I’ve read so much debunking of the idea that meteorites are rubble-piles, instead of solid rocks, that I am generally skeptical of theories that rely on the rubble-pile concept, like this so-called solution to the meteorite color mystery:
The Earth “changes the colour” of asteroids by shaking them up as they pass, according to scientists.
Researchers report that this solves the mystery of why the meteorites that land on the Earth often do not match the colour of asteroids in space.
Dr Clark Chapman, an astronomer from the Southwest Research Institute in Boulder, Colorado, in the US explained that these asteroids were “not monolithic, solid bodies”, and were more like “rubble piles”.
So on the surfaces of these rubble piles, rocks are shaken and turned over, to reveal a fresh, unweathered surface underneath.
I’m not sure asteroids must have a rubble pile structure to match the data - could it be that they’re solid bodies, but covered with loose debris and dust, as explained in Tom Van Flandern’s NEAR Challenge below, which he won?
The exploded planet hypothesis (as described in Dark Matter, Missing Planets and New Comets) implies that all asteroids and comets are formed as debris clouds during the explosion of planet or moon-sized bodies at astronomically recent epochs. Only those asteroids involved in collisions will have their orbiting debris removed, forming families (in the case of long-ago collisions) or jet streams (in the case of recent collisions). For most “loner” asteroids and comets, the original debris clouds around the primary nucleus should still be intact. The debris would consist of material of all sizes from dust to near-primary-nucleus size. Normal evolution of such debris clouds under tidal forces would tend to concentrate much of the debris into the orbital plane, and to collect some of that planar debris in an equatorial ring at the synchronous satellite orbit location (typically 1-2 radii above the asteroid surface). Debris inside the synchronous orbit should be cleared out by tidal forces and mostly found now lying on the surface of the primary asteroid.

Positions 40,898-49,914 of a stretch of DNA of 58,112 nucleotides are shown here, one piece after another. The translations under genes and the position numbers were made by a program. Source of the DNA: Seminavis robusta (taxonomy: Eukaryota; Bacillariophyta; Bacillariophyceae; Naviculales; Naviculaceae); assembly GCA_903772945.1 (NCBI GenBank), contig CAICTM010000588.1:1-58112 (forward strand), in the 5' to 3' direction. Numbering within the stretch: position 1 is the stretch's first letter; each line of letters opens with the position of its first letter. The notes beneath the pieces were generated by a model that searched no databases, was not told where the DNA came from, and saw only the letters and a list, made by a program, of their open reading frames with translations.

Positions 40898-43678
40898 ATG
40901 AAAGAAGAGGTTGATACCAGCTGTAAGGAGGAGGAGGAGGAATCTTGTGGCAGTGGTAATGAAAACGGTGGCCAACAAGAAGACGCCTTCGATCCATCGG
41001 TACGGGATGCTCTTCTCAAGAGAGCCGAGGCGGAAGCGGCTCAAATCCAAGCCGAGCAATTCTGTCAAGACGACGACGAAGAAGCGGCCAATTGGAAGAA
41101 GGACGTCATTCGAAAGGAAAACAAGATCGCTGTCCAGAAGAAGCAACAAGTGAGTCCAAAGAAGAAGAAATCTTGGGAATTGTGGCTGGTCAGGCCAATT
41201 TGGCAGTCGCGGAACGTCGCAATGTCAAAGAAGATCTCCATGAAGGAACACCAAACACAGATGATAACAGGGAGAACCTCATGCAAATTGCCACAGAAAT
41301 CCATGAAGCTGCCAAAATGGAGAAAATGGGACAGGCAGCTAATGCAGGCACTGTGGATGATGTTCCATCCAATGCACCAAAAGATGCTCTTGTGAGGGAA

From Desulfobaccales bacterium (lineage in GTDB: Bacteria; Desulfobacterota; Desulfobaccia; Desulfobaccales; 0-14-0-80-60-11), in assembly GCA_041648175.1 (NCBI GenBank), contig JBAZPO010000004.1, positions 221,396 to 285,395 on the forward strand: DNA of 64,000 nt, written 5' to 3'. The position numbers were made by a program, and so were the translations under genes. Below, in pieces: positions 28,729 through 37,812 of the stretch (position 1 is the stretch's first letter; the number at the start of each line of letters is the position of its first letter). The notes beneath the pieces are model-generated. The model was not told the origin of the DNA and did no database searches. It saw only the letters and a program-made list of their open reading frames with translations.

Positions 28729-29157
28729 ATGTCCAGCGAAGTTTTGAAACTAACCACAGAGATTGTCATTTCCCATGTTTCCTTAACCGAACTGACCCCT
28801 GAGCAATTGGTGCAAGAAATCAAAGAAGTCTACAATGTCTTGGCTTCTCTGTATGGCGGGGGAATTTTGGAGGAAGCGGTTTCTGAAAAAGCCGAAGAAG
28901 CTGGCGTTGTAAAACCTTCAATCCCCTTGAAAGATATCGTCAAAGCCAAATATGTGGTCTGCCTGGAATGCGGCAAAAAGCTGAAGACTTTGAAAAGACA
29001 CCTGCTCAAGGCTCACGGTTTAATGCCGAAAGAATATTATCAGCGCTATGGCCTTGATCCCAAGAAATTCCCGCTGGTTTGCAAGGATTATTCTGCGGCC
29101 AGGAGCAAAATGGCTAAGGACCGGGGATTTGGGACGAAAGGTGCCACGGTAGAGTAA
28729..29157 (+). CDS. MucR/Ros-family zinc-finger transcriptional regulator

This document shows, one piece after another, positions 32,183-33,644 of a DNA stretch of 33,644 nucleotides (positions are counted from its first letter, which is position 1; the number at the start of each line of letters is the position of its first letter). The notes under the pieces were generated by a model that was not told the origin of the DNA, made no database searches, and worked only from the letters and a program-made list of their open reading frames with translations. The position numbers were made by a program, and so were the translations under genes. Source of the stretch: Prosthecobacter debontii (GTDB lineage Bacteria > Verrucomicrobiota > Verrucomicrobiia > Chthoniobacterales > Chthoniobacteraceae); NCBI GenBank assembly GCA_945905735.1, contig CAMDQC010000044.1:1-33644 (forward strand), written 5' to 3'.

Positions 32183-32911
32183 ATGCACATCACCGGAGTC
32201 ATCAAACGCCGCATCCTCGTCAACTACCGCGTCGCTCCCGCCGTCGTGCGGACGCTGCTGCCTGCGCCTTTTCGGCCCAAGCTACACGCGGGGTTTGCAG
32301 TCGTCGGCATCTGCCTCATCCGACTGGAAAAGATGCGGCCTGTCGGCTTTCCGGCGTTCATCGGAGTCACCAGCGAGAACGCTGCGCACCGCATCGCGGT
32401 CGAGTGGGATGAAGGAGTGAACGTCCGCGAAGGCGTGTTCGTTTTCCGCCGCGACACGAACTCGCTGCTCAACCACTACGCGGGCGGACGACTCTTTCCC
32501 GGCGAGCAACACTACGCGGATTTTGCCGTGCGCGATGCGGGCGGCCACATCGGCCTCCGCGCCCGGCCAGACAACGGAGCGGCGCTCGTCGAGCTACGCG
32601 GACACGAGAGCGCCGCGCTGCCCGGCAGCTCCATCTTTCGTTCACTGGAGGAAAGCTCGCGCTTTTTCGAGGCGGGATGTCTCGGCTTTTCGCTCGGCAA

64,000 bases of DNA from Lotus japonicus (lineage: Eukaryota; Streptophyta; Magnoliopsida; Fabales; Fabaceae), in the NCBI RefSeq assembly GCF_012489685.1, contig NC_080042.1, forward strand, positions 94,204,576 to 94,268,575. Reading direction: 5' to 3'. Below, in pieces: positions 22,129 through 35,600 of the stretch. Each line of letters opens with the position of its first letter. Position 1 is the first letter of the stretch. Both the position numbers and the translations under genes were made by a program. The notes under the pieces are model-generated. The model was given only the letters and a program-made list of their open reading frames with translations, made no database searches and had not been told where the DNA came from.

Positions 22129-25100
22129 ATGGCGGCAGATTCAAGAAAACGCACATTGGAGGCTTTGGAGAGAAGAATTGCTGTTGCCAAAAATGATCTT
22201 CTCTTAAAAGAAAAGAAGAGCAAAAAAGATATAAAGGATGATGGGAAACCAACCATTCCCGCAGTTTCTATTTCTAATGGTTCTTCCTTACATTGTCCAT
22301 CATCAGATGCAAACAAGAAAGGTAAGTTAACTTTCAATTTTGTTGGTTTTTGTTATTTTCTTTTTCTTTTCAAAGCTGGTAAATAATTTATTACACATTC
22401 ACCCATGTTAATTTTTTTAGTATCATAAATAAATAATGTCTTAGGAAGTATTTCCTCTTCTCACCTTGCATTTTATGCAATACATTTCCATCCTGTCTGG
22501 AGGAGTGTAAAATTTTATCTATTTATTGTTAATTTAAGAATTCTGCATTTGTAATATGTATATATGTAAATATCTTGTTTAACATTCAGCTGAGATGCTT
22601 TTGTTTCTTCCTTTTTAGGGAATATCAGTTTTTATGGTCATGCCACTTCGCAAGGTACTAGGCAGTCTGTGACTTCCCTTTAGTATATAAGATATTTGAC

Besides, I thought this rubble-pile idea was put to bed already - hasn’t every actual observation of both asteroids and comets turned up solid bodies, as below? Just sayin - I know the theory is that they’re rubble piles, but the observations actually support solid bodies at least as well:
Swift’s Take on Deep Impact http://www.universetoday.com/am/publish/swift_take_deep_impact.html?672005
Summary - (Jul 6, 2005) Scientists monitoring NASA’s Swift satellite had a good view of Deep Impact’s collision with Comet Tempel 1. … One of its most important observations from the impact is a quick rise in ultraviolet light. This means that the impactor struck a hard surface, as opposed to something soft and snowy.
…The Deep Impact team also mentioned “layers”, with the higher material rough and the lower portions of the surface smooth. This suggests a geologically evolved object rather than a primitive one.